This is an action-filled series—dark but humorous, just like D-H, but with even more comic by-play (sometimes sophomoric) among Nick and his friends and acquaintances. I'm not sure how well a reader would understand the story without prior knowledge of D-H. Maybe it would work, but it's hard for me to tell since I've read all of the D-H books. In any case, if you've ever wondered about the earlier history of some of the D-H cast of characters, here's your chance to get some details. Particularly interesting in Nick's case is his relationship with Acheron. When the two meet for the first time in book 1, they become friendly—a far cry from their eventual relationship in D-H. Can Nick change his future? Will Acheron make a different decision about Cherise—if and when that occasion arises? Tune in to the next books in this series for some of the answers.
In the meantime, a zombie plague has hit New Orleans, and it's centered at Nick's school. The plot follows Nick as he helps his friends catch the zombies while trying to be a good son and make his mother proud of him. As the story plays out, Nick is approached by several different supernatural creatures, all wanting Nick to choose their side in the battle between good and evil. Some of these creatures are good, but some are totally evil.
By the end of the story, Nick is in the supernatural world up to his neck, and he makes a decision as to which side he wants to fight for. Now, he just has to keep his dark side under control. Click HERE to go to a page on Kenyon's web site with links to excerpts from Infinity.
As the story moves along, Nick is forced to think about some major issues that directly affect his life: the importance of free will; the repercussions of the tiny decisions we make every day of our lives; the ways in which we affect other people's lives; and the effects of a person's genetic heritage versus his upbringing (nature vs. nurture). Nick's "Uncle Ambrose" appears in a few scenes to drop some clues as to why he is interfering with Nick's life.
By the end of the book, it is clear that both good and evil forces are vying for Nick, and we're not sure at this point who will win. At one point, Caleb tells Nick, "You were born the most cursed and blessed of any creature. An abomination that should never have been created, and yet, here you are. Like an unprotected infant who has no understanding of the world that created it. No understanding of the power and destruction you're capable of." Kody counters Caleb's words: "...human will is the strongest force ever created. There are those born to succeed and those who are determined to succeed. The former fall into it, and the latter pursue it at all costs. They won't be denied. Nothing daunts them." So...like every human being, Nick has a dark side and a light side, but he also has free will. The question is, which side will Nick choose, and what events will drive him toward his final choice(s)? Click HERE to go to a page on Kenyon's web site with links to excerpts from Invincible.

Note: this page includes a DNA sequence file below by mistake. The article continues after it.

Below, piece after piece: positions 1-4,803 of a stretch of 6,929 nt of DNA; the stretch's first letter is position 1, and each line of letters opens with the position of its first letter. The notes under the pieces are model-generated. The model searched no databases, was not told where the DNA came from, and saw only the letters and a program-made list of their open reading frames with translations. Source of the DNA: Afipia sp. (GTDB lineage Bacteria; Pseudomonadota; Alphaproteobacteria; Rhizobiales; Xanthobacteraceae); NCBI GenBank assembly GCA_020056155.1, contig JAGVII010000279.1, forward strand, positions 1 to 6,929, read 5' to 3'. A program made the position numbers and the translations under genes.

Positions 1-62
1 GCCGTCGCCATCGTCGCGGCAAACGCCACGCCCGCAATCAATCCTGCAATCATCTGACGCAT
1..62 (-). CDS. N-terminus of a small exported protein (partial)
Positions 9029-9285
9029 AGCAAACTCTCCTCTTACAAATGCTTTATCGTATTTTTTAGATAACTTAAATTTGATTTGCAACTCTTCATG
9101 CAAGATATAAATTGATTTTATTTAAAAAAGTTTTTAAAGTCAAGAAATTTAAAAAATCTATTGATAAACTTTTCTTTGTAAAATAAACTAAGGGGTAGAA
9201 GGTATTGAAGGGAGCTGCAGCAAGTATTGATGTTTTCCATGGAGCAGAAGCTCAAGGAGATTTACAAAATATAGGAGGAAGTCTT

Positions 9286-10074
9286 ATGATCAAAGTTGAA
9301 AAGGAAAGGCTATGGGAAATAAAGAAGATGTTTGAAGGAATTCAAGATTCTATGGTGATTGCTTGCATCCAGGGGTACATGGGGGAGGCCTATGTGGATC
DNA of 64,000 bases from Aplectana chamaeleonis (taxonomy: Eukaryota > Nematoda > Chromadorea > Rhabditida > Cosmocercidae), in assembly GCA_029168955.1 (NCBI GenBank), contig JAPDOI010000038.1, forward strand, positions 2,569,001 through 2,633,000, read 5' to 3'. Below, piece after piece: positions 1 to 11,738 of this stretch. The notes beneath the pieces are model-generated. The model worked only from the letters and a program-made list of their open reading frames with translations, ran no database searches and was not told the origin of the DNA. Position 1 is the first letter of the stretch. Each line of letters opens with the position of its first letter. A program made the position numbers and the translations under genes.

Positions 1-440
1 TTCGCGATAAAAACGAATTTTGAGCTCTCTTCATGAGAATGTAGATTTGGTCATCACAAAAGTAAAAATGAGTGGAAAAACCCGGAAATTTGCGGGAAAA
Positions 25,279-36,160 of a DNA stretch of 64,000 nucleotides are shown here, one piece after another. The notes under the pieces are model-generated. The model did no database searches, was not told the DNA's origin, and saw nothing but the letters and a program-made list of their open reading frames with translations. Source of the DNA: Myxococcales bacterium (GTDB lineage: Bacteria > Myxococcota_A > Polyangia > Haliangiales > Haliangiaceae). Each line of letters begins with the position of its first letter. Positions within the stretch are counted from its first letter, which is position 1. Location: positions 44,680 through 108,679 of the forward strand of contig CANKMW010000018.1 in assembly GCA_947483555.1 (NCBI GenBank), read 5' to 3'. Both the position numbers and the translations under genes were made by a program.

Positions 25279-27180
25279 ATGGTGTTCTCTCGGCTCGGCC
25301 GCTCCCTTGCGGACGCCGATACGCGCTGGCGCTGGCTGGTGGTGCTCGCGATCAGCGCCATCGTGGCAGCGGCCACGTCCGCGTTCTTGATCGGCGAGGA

NOVEL 3: Infamous
Book 3 opens with a Prologue in which Nick learns that he is a demon and that "Ambrose" isn't really his uncle. Ambrose explains that he and Nick are really the same person—with Nick being a version of Ambrose's younger self, before Ambrose made all the wrong decisions that ruined his life. Ambrose explains that this is the fourth time that he has tried to replay his life, and that the other three didn't go well. He explains that both Nick and his father, Adarian, are Malachai demons—the sum total of all evil—and that by law and tradition, only one Malachai demon is allowed to exist at any one time, as a balance to the single Sepherii (good) demon. Ambrose warns Nick that the bad guys of the demonic world will try to take him down, because any demon that kills Nick can absorb his powers. As you can imagine, Nick is stunned by these revelations.
NOVEL 4: Inferno
As book 3 ended, Nick learned, to his shock and dismay, that Kody is actually an assassin who has been sent to kill him. When Nick confronts her, she can't deny it, and he turns his back on her and walks away with a broken heart. In the meantime, Nick keeps having strange and shivery feelings and hearing voices in his head that forecast his death. When a huge chandelier falls from Kyrian's ceiling and nearly hits him, Nick begins taking the voices seriously.
As the story plays out, Nick is under constant attack, both by humans and supernaturals. Now that he is sixteen, his powers are beginning to grow stronger, but he still has to learn to control them, particularly his ability to set things (and people) on fire. Eventually the attacks expand to include Nick's mother, and he must go into the nether-realm to rescue her.
The action in this book moves along nicely (except for the preachy interruptions). The plot development, though, is somewhat uneven. Some of the plot points are quite obvious to the reader well before Nick and his friends realize what's going on. For example, Casey's total turn-around is highly suspicious from the very beginning. In other cases, characters behave in unlikely ways. For example, Adarian's actions in the final scene are improbable. Other plot points—specifically the identity of the villains and their motivations—remain obscure until they are neatly explained away in a single paragraph on page 334. For me, the strongest element of this book is the fleshing out of Kody and Caleb's back stories, providing information that explains how past events continue to affect the decisions they make and the emotions they feel today. Click HERE to read an excerpt from Inferno.